Monday 22 December 2014

She was bright, young and full of talent -- but beyond all help

Amy was pioneering and paved the way for other female artists but drug problems took their toll, says Daniel McConnell

Published 24/07/2011 | 05:00

AMY Winehouse's life and career were all too brief and both were always clouded by her addictions and troubles, which have taken her at the young age of just 27.

Paramedics who found her body yesterday said she was beyond help when they found her. In truth, that is how many who knew her, loved her and admired her from afar would have described her, too.

Born in September 1983, she exploded on to the scene in 2003, with a look as distinctive as her voice. Her beehive hair, exaggerated eyes and delicate frame made her a compelling attraction for critics and fans alike.

Her debut album Frank was critically successful in the UK and Ireland and culminated in a coveted Mercury Prize nomination.

Winehouse's follow-up album, Back to Black, three years later led to six Grammy Award nominations and five wins, tying the record for the most wins by a female artist in a single night.

Winehouse has been rightly credited as being a pioneering influence in the rise in popularity of female musicians like Adele.

She was the first British singer to win five Grammys, including three of the 'Big Four': Best New Artist, Record of the Year and Song of the Year.

The following February, Winehouse won a BRIT Award for Best British Female Artist; she had also been nominated for Best British Album. During her short career, she has won the Ivor Novello Award three times, one in 2004 for Best Contemporary Song (musically and lyrically) for 'Stronger Than Me', one in 2007 for Best Contemporary Song for 'Rehab', and one in 2008 for Best Song Musically and Lyrically for 'Love Is a Losing Game', among other distinctions.

But her apparent and very public personal fragilities tied to her success turned her into a subject of endless fascination for tabloid newspapers and gossip rags.

Her highly publicised problems with drug and alcohol abuse, as well as self-destructive behaviour, turned her life into a melodramatic soap opera.

She and her former husband, Blake Fielder-Civil, were plagued by legal troubles that left him serving prison time.

From mid-2007 onward, Winehouse faced a series of health complications that threatened both her career and her life.

In November 2007, the opening night of a 17-date tour was marred by booing and walkouts at the Arena in Birmingham.

Other concerts ended similarly, with, for example, fans at her Hammersmith Apollo performance saying that she "looked highly intoxicated throughout".

On November 27, 2007, she announced that her performances and public appearances were cancelled for the rest of the year, citing doctor's advice to take a complete rest.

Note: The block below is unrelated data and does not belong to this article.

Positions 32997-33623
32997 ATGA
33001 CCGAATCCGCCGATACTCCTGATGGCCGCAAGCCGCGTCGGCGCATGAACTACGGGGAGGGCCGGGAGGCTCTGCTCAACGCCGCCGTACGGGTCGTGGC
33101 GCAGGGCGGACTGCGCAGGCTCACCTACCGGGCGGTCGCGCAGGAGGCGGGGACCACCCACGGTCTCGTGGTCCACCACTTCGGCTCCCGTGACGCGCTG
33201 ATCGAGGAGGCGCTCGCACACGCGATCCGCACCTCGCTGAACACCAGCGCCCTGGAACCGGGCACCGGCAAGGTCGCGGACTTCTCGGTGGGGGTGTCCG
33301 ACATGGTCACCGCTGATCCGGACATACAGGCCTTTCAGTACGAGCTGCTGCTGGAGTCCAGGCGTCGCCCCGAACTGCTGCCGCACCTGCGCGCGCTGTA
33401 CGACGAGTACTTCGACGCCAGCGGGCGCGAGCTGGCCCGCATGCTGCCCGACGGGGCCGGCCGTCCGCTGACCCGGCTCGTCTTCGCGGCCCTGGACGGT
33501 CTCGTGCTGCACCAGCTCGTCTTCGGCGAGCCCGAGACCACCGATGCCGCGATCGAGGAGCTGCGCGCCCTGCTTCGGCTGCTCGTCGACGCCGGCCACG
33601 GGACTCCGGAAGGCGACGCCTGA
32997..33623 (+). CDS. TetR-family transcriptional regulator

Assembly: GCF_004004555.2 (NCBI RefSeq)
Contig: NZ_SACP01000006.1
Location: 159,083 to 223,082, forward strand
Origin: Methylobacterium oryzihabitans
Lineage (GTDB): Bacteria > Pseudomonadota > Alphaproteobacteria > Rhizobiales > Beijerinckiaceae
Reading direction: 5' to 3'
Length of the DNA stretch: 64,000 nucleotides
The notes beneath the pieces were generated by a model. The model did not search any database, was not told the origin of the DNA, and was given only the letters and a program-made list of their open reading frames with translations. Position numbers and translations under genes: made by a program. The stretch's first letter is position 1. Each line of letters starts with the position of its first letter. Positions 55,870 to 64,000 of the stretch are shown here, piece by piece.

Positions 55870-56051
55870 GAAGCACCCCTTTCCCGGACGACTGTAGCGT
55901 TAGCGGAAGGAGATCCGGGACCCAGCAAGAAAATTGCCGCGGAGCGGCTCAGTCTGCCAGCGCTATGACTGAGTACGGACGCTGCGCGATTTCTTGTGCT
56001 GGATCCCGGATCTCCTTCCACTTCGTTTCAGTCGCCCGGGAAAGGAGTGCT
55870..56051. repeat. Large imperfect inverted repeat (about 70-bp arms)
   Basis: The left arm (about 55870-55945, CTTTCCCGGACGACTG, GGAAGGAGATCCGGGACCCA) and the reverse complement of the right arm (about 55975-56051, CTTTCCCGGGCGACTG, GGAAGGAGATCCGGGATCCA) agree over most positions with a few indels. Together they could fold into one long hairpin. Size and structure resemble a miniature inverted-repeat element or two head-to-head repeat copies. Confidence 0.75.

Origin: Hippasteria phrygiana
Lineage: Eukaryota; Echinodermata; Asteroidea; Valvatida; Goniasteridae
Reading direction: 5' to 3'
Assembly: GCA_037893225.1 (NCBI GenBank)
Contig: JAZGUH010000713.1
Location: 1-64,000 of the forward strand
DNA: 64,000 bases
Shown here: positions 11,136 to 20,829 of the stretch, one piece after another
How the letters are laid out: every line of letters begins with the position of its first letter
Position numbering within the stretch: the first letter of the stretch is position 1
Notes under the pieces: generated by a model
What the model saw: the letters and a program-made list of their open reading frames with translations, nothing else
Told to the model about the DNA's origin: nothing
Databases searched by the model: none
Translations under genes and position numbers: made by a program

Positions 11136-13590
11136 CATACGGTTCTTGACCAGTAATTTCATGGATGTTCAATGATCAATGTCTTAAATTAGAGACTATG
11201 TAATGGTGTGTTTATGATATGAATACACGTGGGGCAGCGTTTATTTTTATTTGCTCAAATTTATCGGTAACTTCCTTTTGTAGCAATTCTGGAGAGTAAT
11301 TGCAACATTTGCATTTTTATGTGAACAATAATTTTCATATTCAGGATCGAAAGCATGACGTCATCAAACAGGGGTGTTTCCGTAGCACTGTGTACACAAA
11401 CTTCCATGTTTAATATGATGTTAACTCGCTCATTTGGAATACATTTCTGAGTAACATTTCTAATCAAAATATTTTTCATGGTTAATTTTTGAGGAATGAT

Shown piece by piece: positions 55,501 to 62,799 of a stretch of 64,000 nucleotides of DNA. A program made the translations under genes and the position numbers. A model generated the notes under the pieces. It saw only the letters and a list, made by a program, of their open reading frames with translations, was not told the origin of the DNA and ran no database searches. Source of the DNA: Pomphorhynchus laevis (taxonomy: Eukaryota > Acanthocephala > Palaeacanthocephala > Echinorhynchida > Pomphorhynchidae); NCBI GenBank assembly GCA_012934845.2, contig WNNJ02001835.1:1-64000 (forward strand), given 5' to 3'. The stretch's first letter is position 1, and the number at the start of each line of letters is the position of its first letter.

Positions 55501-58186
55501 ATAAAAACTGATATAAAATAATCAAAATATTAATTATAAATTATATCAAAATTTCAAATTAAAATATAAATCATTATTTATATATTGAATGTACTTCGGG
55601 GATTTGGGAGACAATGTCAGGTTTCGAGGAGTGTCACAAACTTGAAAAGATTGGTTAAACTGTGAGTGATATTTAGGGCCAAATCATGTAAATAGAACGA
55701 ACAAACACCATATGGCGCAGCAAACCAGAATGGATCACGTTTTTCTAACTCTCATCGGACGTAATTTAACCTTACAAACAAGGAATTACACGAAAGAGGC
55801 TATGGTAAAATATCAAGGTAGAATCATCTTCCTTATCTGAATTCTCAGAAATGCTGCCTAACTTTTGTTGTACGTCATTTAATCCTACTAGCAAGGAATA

Her father, manager and touring team tried to dissuade her from playing the Rock in Rio Lisboa festival in Portugal in May 2008. The set was plagued by a late arrival and vocal problems, yet the crowd warmed to her.

By the time Winehouse performed at Nelson Mandela's 90th birthday party concert at London's Hyde Park on June 27, and the next day at Glastonbury, her every move was being watched.

'Winehouse went into a seizure and briefly stopped breathing'

Then in July, she played performed a well received 50-minute set at the Oxegen Festival in Ireland..

In May 2009, Winehouse returned to performing at a jazz festival in St Lucia amid torrential downpours and technical difficulties. During her hour-long set it was reported she was unsteady on her feet and had trouble remembering lyrics. She ended her set by walking off the stage in the middle of a song.

In an interview with NME in 2009, Blake Fielder-Civil described how he feared his wife was dying in his arms after a three-day drug binge.

Fielder-Civil, who was divorced from Winehouse on grounds of her adultery on July 16, 2009, told how Winehouse went into a seizure and briefly stopped breathing at a party at her home in Camden, north London.

He recalled: "She started having a fit on the bed. She slid down on to the floor before I could stop her. She started quivering again and it suddenly grew into what seemed like a full-blown epileptic fit.

"I was panicking. I didn't know know how to help her

On February 11 this year, Winehouse cut short a performance in Dubai following booing from the audience. She was reported to be tired, distracted and "tipsy" during the performance.

Then her Belgrade catastrophe happened. Then on June 21 it was announced that she had cancelled all shows. She would never sing in public again.

For many reasons, Winehouse epitomised the modern tragic figure: young, brilliant, troubled and dead.

Sunday Independent

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